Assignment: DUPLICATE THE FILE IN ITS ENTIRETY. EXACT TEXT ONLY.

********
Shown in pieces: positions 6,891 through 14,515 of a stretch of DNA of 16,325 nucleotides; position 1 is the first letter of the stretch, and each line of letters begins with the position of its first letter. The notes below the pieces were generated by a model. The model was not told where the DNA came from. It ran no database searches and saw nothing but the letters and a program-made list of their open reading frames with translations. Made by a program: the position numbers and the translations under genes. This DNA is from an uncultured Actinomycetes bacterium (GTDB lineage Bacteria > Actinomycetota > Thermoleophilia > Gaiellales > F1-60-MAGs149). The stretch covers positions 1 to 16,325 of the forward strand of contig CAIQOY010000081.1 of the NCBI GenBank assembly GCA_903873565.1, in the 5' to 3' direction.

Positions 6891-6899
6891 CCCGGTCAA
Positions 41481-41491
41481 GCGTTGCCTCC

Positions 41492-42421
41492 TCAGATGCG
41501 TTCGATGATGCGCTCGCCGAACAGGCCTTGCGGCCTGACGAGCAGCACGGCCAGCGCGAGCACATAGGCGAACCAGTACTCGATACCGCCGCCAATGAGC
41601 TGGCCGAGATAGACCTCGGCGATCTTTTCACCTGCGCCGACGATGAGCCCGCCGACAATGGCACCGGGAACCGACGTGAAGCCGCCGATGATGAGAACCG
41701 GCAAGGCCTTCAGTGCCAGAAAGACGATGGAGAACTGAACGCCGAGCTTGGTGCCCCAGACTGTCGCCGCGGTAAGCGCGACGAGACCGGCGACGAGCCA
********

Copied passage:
Shown in pieces: positions 6,891 through 14,515 of a stretch of DNA of 16,325 nucleotides; position 1 is the first letter of the stretch, and each line of letters begins with the position of its first letter. The notes below the pieces were generated by a model. The model was not told where the DNA came from. It ran no database searches and saw nothing but the letters and a program-made list of their open reading frames with translations. Made by a program: the position numbers and the translations under genes. This DNA is from an uncultured Actinomycetes bacterium (GTDB lineage Bacteria > Actinomycetota > Thermoleophilia > Gaiellales > F1-60-MAGs149). The stretch covers positions 1 to 16,325 of the forward strand of contig CAIQOY010000081.1 of the NCBI GenBank assembly GCA_903873565.1, in the 5' to 3' direction.

Positions 6891-6899
6891 CCCGGTCAA
Positions 41481-41491
41481 GCGTTGCCTCC

Positions 41492-42421
41492 TCAGATGCG
41501 TTCGATGATGCGCTCGCCGAACAGGCCTTGCGGCCTGACGAGCAGCACGGCCAGCGCGAGCACATAGGCGAACCAGTACTCGATACCGCCGCCAATGAGC
41601 TGGCCGAGATAGACCTCGGCGATCTTTTCACCTGCGCCGACGATGAGCCCGCCGACAATGGCACCGGGAACCGACGTGAAGCCGCCGATGATGAGAACCG
41701 GCAAGGCCTTCAGTGCCAGAAAGACGATGGAGAACTGAACGCCGAGCTTGGTGCCCCAGACTGTCGCCGCGGTAAGCGCGACGAGACCGGCGACGAGCCA